The Pitch premieres with a sneak preview on Sunday, April 8 at 11 p.m. Full series starts on April 30.
The AMC Network is really making the most of “Mad Men” mania. The network, which has what many considered to be an unlikely hit with a series about suit-wearing advertising execs (and the women they exploit) on Madison Avenue in mid-60s New York City, is now out to extend the brand. Well, if you’ve ever wondered what the modern-day Don Drapers are like, the new unscripted reality series “The Pitch” offers viewers a glimpse of today’s advertising hot shots. The series officially premieres in late April but gets a special preview on Sunday, April 8 at 11 p.m. -- oh is that right after “Mad Men”? weird.
“The Pitch” follows two ad agencies -- one from Durham, N.C. and the other from L.A. -- as they compete for a big contract with Connecticut-based Subway, the fast-food sandwich giant with head offices in Milford. If Don Draper steamrolls his creative challenges by messing with the minds of his underlings and gulping down scotch while chain-smoking between bursts of getting it on, the ad men and women in “The Pitch” seem to feed a little more on stress and exercise, with a nice side-serving of self-doubt and career panic. It’s more of a yoga, power bars and coffee kind of scene. Totally 2012.
Presented as something more like a documentary than a straight-up reality-show competition, “The Pitch” hovers with its cameras in the brainstorming sessions and pitch meetings. But there is a prize awaiting the winning team. First the ad execs listen to what the client -- in the first episode it’s Subway-- wants from them, who their target is, what themes they want to hammer home (“eat fresh!”) and what style and tone they’re looking for (“quirky” seems safe and popular). (Subsequent episodes involve different ad agencies and different clients.)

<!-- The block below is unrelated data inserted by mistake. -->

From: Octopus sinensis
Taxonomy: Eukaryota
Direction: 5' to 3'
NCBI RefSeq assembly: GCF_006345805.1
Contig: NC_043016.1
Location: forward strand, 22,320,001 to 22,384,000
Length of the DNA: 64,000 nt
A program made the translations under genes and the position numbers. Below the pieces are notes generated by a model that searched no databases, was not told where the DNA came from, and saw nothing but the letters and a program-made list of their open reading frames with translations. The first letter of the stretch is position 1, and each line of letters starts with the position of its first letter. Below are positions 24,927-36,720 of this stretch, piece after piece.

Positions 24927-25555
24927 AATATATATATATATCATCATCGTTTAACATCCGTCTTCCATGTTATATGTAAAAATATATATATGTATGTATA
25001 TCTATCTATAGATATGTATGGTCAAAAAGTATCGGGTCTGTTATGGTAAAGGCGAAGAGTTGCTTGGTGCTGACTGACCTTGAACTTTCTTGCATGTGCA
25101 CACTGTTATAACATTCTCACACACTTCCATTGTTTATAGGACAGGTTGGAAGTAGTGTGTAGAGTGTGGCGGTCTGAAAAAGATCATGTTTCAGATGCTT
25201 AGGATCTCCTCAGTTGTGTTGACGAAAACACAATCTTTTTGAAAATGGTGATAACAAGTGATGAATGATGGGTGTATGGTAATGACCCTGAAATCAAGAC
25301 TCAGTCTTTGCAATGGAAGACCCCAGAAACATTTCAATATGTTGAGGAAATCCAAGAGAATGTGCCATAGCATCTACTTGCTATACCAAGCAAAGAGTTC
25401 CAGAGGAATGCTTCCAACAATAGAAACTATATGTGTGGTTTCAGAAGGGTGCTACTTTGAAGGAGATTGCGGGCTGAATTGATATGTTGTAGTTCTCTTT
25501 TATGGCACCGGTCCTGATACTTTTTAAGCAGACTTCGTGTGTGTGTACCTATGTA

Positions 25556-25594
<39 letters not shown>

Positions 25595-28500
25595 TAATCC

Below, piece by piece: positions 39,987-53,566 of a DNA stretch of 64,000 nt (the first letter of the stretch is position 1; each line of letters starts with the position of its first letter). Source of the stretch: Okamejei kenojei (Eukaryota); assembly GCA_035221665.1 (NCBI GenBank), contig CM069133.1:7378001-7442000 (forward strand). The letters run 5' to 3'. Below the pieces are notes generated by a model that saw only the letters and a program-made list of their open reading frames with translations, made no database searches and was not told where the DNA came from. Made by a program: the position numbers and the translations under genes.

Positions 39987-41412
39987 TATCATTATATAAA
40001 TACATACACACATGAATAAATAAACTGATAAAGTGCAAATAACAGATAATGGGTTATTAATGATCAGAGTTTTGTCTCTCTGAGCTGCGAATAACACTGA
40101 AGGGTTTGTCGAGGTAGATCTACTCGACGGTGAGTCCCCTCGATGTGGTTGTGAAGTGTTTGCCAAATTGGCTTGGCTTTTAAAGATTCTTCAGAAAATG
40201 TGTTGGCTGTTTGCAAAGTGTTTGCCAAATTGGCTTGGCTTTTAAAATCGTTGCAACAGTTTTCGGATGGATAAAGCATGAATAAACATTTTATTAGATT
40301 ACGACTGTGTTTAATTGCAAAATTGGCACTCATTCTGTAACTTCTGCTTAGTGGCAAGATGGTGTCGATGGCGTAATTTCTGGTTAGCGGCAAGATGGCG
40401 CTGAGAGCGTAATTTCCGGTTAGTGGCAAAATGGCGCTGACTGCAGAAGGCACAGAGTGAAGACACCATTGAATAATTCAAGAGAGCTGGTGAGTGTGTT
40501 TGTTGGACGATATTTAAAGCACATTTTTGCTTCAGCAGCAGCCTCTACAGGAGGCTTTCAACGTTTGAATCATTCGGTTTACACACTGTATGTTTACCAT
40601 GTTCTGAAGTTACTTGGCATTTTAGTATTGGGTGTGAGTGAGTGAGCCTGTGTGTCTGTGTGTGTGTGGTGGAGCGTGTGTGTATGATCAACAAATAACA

The task is to come up with a concept to promote Subway’s breakfast offerings, to set the chain up in contrast to other burger-centric fast-food establishments and to hit that golden egg of a demographic, the 18-to-24-year-old. These are the consumers who haven’t yet become calcified in their buying habits -- or in their earning habits, for that matter -- and so they represent a vital future market for businesses.
“The Pitch” strives to stress that ad execs are super-competitive and creative people (I’d say the competitive note comes through stronger than any real mind-blowing creativity, in this case). Tracy Wong -- the guy who heads WDCW, the firm from the West Coast -- likens the competition between agencies to a gladiatorial combat, with “naked, glistening” bodies, which might be over-selling things. (They didn’t show the nude-and-oiled pitch meeting, at least.)
Probably one of the most sadistic thrills the show offers is the chance to watch young ad copy writers die in their pitch meetings (with plenty of flop sweat, eye-rolling from competing colleagues and blank stares from bosses) as they try to sell half-hatched concepts like jive-talking sandwich puppets, hungry Mafia hit-men thinking about breakfast as they toss the last shovelful of dirt over a freshly whacked victim, and art-criticism-spouting “sandwich artists.” Anyone who’s watched TV recently will recognize the general gene pool from which such allegedly edgy and quirky ideas have been spawned. If AMC can make us watch a show about ads, with the subjects (like Subway) getting prime product-placement spots, all the while selling real (and expensive) ads to run in between the ad-centric programming, then they are the true marketing geniuses of our era.
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